Blog Post

On Russia's Invincibility

Graphics by Michelle Jia : Images Wikimedia ( I, II )

Like all myths, the myth of Russia's invincibility does not stand scrutiny. The record is mixed or worse. The Mongol-Tatar Yoke hung over the neck of Ancient Rus for over 200 years before the hordes were either vanquished or, as evidence suggests, decamped to deal with their own internal problems (1480). During the Time of Troubles (1598-1613), Polish forces, even though eventually chased away, occupied Moscow. True, the Russians defeated Napoleon, eventually and not before he occupied and burned down Moscow in 1812. Russia lost the Crimean War (1856) and, by all accounts, it was a loser in WWI, her defeat overshadowed by the Russian Revolution. Soviet Russia lost territory in its war with Poland in 1920. The war with Finland in 1939, given the Soviet's catastrophically disproportionate losses, looks more like a pyrrhic victory if not a defeat. The celebrated victory in WWII came at the mind-boggling cost in life, treasure, and near-complete devastation of the Soviet territory west of Moscow. In the nuclear age, when wars between major powers became unthinkable, Russia competed with the West in the so-called Cold War. It was sure to win because History, pace Karl Marx, was on its side. Khrushchev thought Soviet Russia to be, like the proletariate, the proverbial "gravedigger of history" and promised to the West in 1956: "We will bury you." Russia lost that war, too.

Foreign conflicts aside, Russia has been fighting what seems like an endless war with itself. In the 16th century Ivan the Terrible pretty much exterminated the Russian high nobility, laying waste to the whole country. Following Peter's Reforms, the Russian educated elite fought, mostly with the pen and printing press but sometimes also with arms, against the autocratic state, until it rose and overthrew the old regime in the 1917 Revolution. What happened next was a withering civil war, 1918-21. Then again, before the wounds had the time to heal, Russians resumed their "civil war" during the Stalin collectivization of agriculture in 1929-33 and later in the Great Terror with devastating consequences for the nation. Whatever the exact math, the numbers of victims of Bolshevism and the Nazi Wehmacht appear to be comparable (see, e.g., The Black Book of Communism).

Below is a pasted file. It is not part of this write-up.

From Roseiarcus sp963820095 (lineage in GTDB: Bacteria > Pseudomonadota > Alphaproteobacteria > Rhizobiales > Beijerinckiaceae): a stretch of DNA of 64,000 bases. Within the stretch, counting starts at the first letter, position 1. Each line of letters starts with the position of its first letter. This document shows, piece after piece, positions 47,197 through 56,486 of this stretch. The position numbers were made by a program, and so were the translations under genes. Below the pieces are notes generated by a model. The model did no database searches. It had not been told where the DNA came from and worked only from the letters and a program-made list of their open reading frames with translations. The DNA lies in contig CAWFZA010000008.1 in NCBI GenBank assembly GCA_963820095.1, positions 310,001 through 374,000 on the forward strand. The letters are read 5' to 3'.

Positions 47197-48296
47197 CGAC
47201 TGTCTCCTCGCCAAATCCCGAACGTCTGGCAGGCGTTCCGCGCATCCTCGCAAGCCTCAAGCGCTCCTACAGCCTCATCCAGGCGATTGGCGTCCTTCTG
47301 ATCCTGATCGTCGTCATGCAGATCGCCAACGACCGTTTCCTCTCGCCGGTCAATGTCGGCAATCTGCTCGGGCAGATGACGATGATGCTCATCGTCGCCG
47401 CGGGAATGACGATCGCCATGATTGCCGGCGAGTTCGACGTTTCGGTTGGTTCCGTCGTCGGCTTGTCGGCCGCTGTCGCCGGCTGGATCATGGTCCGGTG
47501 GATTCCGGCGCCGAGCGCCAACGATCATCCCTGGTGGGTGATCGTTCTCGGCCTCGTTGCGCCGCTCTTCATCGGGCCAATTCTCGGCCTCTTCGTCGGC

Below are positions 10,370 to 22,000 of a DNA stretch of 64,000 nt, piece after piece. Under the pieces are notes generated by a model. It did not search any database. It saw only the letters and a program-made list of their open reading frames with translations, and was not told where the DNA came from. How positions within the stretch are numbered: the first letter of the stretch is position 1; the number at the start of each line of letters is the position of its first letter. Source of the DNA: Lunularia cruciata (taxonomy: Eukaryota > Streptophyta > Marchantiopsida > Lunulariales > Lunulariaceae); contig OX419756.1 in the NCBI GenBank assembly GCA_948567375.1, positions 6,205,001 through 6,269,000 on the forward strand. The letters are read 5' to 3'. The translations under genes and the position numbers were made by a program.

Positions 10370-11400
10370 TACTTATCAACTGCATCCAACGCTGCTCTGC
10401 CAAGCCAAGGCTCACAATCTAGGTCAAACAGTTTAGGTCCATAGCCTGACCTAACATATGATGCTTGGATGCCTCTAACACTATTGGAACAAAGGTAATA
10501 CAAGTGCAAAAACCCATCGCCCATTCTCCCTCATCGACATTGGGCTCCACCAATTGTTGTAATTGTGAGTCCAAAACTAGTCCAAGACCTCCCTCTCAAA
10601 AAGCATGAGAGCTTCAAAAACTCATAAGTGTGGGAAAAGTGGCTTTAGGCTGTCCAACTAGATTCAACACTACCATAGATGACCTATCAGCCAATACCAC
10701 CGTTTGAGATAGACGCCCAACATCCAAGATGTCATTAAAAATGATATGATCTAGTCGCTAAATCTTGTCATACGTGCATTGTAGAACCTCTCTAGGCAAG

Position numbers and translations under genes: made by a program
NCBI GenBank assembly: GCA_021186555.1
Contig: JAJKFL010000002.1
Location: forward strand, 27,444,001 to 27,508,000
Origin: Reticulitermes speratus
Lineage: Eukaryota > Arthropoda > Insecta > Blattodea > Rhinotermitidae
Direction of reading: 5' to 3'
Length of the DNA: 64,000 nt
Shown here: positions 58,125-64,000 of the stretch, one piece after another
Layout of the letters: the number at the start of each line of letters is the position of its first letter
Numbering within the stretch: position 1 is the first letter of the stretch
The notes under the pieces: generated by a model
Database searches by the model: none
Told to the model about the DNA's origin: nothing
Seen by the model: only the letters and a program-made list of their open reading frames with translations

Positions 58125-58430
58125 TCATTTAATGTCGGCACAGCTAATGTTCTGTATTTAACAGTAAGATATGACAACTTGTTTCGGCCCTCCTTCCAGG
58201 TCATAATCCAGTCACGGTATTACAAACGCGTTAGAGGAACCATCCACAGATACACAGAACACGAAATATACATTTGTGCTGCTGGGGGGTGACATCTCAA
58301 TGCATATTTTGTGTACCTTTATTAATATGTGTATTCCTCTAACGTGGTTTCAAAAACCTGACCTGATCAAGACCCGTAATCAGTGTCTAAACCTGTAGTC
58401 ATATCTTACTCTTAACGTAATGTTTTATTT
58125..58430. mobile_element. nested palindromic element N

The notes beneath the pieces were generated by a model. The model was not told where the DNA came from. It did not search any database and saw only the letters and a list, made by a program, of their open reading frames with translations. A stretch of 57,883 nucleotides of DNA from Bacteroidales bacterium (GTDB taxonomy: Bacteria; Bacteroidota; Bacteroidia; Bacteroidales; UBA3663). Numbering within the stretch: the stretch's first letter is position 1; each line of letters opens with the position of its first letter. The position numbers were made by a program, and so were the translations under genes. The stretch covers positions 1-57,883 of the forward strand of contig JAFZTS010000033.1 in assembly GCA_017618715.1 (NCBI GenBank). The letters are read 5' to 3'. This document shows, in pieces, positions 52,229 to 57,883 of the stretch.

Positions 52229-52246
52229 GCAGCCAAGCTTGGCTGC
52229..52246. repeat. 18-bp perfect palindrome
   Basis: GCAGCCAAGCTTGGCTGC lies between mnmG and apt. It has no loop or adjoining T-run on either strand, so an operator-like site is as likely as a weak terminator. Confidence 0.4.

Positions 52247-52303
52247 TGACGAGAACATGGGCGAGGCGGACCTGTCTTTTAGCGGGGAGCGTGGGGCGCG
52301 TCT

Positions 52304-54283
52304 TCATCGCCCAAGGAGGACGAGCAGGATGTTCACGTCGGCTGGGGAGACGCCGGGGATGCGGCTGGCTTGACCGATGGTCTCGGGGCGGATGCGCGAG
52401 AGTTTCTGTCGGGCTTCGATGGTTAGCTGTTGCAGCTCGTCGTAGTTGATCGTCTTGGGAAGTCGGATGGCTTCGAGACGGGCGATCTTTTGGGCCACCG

Fast-forward to August 1991, the Russians, it seemed, won against their Communist party-state, the machine that Stalin had built. Yet, with all the fits and starts under Yeltsin, the silent civil war proceeded apace, at times spilling into violence, as in the anti-Yeltsin revolt in 1993 or the well-publicized government raids on misbehaving oligarchs. Today, it is increasingly clear that the party-state—now morphed into the state-church Leviathan (pace Andrey Zvyagintsev's brilliant film)—has gained the upper hand over the opposition in Russia's educated society. This "Leviathan" state, flaunting the quasi-divine sanction granted it by the Russian Orthodox Church, now refers to its internal opposition as the "Fifth column" (Vladimir Putin's March 18, 2014, "Crimea Speech"). Wielding this archetype of war-time rhetoric, President Putin held an explicit threat over the heads of the dissenting professional classes. In effect, he was theatening to unleash the "people's wrath" against them should they continue questioning the legitimacy of what is by all accounts a monumentally corrupt, even worse, incompetent state.